The only other place Jesus’ body comes up outside of chapter 20 is back in 2:21, just after he cleanses the temple. Jesus tells these angry Jews, “Destroy this temple, and in three days I will raise it up.” And they think he’s crazy. But then John tells us, “he was speaking about the temple of his body.” It was Jesus’ way of saying that he’s bringing in a new order, where God didn’t dwell in a temple in Jerusalem, but in the person of his Son. You want to meet with God and experience his glory, then you come to Jesus where the fullness of deity dwells bodily.

But here, in chapter 20, Jesus’ body has been destroyed. They now place Jesus’ body in a tomb. And this leaves a huge question mark over Jesus. Destroy this temple, and in three days I will raise it up? Was he telling truth? Did he really have that kind of power? If death is God’s judgment against sin, then will Jesus prove to be a sinner after all? Why else does he lay in the tomb?

Jesus’ burial sets us on the edge of our seats to see if Jesus really is who he claimed to be. If he stays in the grave, Jesus is a sinner and a fraud. But if he rises, we have no choice but to believe that he must have died for others. He must have died not for sins that were his own, but for our sins. To use the words of 1 Peter 2:24, he must have bore our sins in his body on the tree.

So, the tomb of Jesus presses us to decide: “Is this man who he said he was—the one who came from God and pleased God in all he did? Or is he just like everybody else who enters the grave and dies?

John answers our question in chapter 20. His answer is Yes, Jesus is who he claimed to be; he did not enter death for himself but for us. He takes us to the empty tomb and then to Jesus’ bodily appearance to Mary. And what unfolds is the evidence of Jesus’ bodily resurrection and the meaning of Jesus’ bodily resurrection. So, here’s what I want to do. Let’s go ahead and read to verse 18, and then make two passes over our passage, looking first at the evidence and then at what the resurrection means. Verse 1…

1Now on the first day of the week Mary Magdalene came to the tomb early, while it was still dark, and saw that the stone had been taken away from the tomb. 2So she ran and went to Simon Peter and the other disciple, the one whom Jesus loved, and said to them, “They have taken the Lord out of the tomb, and we do not know where they have laid him.” 3So Peter went out with the other disciple, and they were going toward the tomb. 4Both of them were running together, but the other disciple outran Peter and reached the tomb first. 5And stooping to look in, he saw the linen cloths lying there, but he did not go in. 6Then Simon Peter came, following him, and went into the tomb. He saw the linen cloths lying there, 7and the face cloth, which had been on Jesus’ head, not lying with the linen cloths but folded up in a place by itself. 8Then the other disciple, who had reached the tomb first, also went in, and he saw and believed; 9for as yet they did not understand the Scripture, that he must rise from the dead. 10Then the disciples went back to their homes.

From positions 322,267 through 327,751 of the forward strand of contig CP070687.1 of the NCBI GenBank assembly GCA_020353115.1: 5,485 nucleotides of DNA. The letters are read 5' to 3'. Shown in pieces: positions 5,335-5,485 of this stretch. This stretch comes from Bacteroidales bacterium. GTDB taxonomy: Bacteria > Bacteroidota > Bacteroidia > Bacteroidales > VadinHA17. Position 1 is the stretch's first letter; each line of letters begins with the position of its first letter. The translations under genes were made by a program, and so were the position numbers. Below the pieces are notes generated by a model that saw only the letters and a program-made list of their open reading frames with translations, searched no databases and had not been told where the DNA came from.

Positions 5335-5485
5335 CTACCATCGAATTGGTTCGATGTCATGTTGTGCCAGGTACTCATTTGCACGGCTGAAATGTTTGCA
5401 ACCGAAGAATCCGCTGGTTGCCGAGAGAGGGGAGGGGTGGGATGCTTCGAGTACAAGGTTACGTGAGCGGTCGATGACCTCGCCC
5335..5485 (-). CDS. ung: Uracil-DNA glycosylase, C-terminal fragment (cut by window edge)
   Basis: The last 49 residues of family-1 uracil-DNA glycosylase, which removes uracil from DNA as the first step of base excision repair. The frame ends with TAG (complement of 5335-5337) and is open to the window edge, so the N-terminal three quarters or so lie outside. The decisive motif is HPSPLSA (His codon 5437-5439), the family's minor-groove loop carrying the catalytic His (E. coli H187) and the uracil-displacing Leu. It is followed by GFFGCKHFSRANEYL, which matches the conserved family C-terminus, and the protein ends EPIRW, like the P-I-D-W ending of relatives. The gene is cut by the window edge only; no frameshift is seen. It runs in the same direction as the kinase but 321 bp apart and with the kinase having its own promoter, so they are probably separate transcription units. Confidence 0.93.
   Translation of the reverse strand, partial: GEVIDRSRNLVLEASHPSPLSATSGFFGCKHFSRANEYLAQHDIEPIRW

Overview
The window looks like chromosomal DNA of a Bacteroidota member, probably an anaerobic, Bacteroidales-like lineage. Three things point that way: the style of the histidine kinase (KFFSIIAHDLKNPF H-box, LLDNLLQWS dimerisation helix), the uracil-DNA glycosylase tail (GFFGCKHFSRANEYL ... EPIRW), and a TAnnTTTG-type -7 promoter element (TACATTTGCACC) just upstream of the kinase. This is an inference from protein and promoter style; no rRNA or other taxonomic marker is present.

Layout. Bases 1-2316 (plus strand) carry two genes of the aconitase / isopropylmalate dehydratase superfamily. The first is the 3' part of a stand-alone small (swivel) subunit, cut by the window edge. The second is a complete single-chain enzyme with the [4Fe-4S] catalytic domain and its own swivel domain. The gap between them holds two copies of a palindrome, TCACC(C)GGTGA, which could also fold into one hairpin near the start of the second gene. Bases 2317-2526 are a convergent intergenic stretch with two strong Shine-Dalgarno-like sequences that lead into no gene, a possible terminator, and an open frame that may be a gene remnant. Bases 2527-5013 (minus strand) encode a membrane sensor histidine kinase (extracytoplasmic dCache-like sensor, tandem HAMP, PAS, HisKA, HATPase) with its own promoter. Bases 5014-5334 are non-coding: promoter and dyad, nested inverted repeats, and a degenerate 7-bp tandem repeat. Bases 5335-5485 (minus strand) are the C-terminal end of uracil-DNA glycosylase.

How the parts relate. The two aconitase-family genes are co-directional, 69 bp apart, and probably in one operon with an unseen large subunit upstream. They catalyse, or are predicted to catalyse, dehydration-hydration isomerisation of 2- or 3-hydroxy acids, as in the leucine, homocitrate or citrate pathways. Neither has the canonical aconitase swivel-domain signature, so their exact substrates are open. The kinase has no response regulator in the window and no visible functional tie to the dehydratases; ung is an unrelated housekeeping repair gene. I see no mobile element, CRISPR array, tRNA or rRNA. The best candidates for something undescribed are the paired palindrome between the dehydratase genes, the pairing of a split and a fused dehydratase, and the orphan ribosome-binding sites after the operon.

11But Mary stood weeping outside the tomb, and as she wept she stooped to look into the tomb. 12And she saw two angels in white, sitting where the body of Jesus had lain, one at the head and one at the feet. 13They said to her, “Woman, why are you weeping?” She said to them, “They have taken away my Lord, and I do not know where they have laid him.” 14Having said this, she turned around and saw Jesus standing, but she did not know that it was Jesus. 15Jesus said to her, “Woman, why are you weeping? Whom are you seeking?” Supposing him to be the gardener, she said to him, “Sir, if you have carried him away, tell me where you have laid him, and I will take him away.” 16Jesus said to her, “Mary.” She turned and said to him in Aramaic, “Rabboni!” (which means Teacher). 17Jesus said to her, “Do not cling to me, for I have not yet ascended to the Father; but go to my brothers and say to them, ‘I am ascending to my Father and your Father, to my God and your God.’” 18Mary Magdalene went and announced to the disciples, “I have seen the Lord”—and that he had said these things to her.

2. The Evidence Jesus Overcame Death

Okay, first pass through our passage. Let’s look at the evidence that Jesus overcame death. People will sometimes say that the Christian faith is irrational. Festus accused Paul of this very thing, right? Paul preaches that Christ rose from the dead, and Festus says, “Paul, you’re out of your mind.” But Paul responds: “I’m not out of my mind, most excellent Festus, but I am speaking true and rational words” (Acts 26:25). Believing in the resurrection of Jesus isn’t irrational; it’s actually very rational. Christian faith isn’t blind; it’s well-reasoned and in step with reality. Here are just a few points to consider from our passage.